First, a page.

Amnesty International said Nigeria imposed the highest number of death sentences in the sub-Saharan Africa region in 2017.
It, however, commended other countries in the region who made “great strides” in the global fight to abolish the death penalty, with a significant decrease in death sentences being imposed.
According to the report, Guinea became the 20th state in sub-Saharan Africa to abolish the death penalty for all crimes, while Kenya abolished the mandatory death penalty for murder. Burkina Faso and Chad also took steps to repeal this punishment with new or proposed laws.
“The progress in sub-Saharan Africa reinforced its position as a beacon of hope for abolition. The leadership of countries in this region gives fresh hope that the abolition of the ultimate cruel, inhuman and degrading punishment is within reach. Unfortunately, some states in Nigeria continue to expand the scope of death sentences,” Amnesty International’s Secretary General Salil Shetty said.
He noted that the number of people on death row in Nigeria is also the highest in the region, although no executions were carried out in 2017.
“With governments in the region continuing to take steps to reduce and repeal the death penalty well into 2018, the isolation of the world’s remaining executing countries – such as Nigeria – could not be starker.
“Now that 20 countries in sub-Saharan Africa have abolished the death penalty for all crimes, it is high time that the rest of the world follows their lead and consigns this abhorrent punishment to the history books,” Shetty advised.
According to him, the organisation recorded a drop in the number of executing countries across Sub-Saharan Africa, from five in 2016 to two in 2017, with only South Sudan and Somalia known to have carried out executions.
The Secretary-General noted that while Botswana and Sudan reportedly resumed executions in 2018, such occurrence must not overshadow the positive steps being taken by other countries across the region.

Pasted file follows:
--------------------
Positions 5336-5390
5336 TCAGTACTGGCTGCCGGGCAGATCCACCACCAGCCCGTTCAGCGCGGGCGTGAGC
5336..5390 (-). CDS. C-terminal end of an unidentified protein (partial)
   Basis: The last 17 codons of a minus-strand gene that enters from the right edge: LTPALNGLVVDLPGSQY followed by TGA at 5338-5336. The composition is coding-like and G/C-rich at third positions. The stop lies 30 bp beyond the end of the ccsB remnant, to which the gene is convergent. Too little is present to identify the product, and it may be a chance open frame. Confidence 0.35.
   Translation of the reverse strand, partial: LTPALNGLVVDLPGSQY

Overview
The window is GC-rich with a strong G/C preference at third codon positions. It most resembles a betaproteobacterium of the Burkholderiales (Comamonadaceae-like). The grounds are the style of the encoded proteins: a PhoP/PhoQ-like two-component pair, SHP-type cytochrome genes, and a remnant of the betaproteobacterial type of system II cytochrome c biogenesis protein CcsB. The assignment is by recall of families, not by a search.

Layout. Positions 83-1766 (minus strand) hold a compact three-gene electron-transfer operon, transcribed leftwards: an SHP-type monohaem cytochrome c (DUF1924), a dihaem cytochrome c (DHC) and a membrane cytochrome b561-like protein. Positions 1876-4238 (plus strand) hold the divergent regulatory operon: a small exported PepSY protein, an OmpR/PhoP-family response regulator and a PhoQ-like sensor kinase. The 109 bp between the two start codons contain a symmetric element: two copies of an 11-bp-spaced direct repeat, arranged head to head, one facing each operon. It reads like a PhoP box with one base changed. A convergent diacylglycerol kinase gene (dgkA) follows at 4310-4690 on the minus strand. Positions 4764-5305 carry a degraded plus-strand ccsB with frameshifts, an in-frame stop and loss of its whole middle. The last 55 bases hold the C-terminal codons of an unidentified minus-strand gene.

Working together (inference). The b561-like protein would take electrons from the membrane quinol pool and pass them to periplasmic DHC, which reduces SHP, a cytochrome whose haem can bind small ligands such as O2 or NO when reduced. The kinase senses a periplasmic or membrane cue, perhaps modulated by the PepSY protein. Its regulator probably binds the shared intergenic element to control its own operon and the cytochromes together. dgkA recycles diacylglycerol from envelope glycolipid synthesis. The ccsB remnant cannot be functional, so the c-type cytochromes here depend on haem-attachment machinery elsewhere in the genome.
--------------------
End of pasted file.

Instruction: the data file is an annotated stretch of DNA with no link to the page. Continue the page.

He disclosed that The Gambia has also signed an international treaty committing the country not to carry out executions and moving to abolish the death penalty.
In furtherance of this, Shetty said The Gambian President, Adama Barrow, established an official moratorium (temporary ban) on executions in February 2018.
The US Supreme Court on Tuesday night stayed the execution of a convicted murderer-rapist after lawyers and advocates warned the punishment could subject him to intense suffering because of his rare illness.
Russell Bucklew had been scheduled to die by lethal injection in the state of Missouri.
“The United States Supreme Court has granted a stay of execution for Russell Bucklew, pending further review of his appeal,” the Missouri Department of Corrections said in a statement which gave no reason for the decision.
It was Bucklew’s second stay of execution in four years.
He has an uncommon vascular condition that leaves him with growths on his head and neck. This creates significant risk that subjecting him to lethal injection will result in torture, rights activists argue.
Defense lawyer Cheryl Pilate said his malformed veins could lead to an “execution atrocity” and there is “grave risk” of his meeting an excruciating end.
A tormented and painful death would violate the United States Constitution’s Eighth Amendment prohibiting cruel and unusual punishment.
Bucklew, 49, has been on death row for two decades for the 1996 killing of a love rival and raping a former girlfriend.
He escaped from prison shortly after his arrest by hiding in a trash can. During his two days of freedom, he attacked with a hammer the mother of his ex-girlfriend. She survived.
Bucklew was to be put to death in 2014 but received his first stay of execution from the Supreme Court, after a botched lethal injection in Oklahoma stirred fresh debate about capital punishment.
The American Civil Liberties Union said there is “substantial risk” that Bucklew would choke during a lethal injection because his airway is compromised by a vascular tumor.
This would cause him to suffocate and undergo excruciating pain, the group said. It also warned that the tumor could burst, causing heavy bleeding and leading to “torturous” punishment.
The Inter-American Commission on Human Rights called for Bucklew’s death sentence to be commuted.
A Chinese nanny with heavy gambling debts was sentenced to death Friday for setting a fire that killed her employer’s wife and children in a tragedy which grabbed national attention and raised questions over official handling of the case.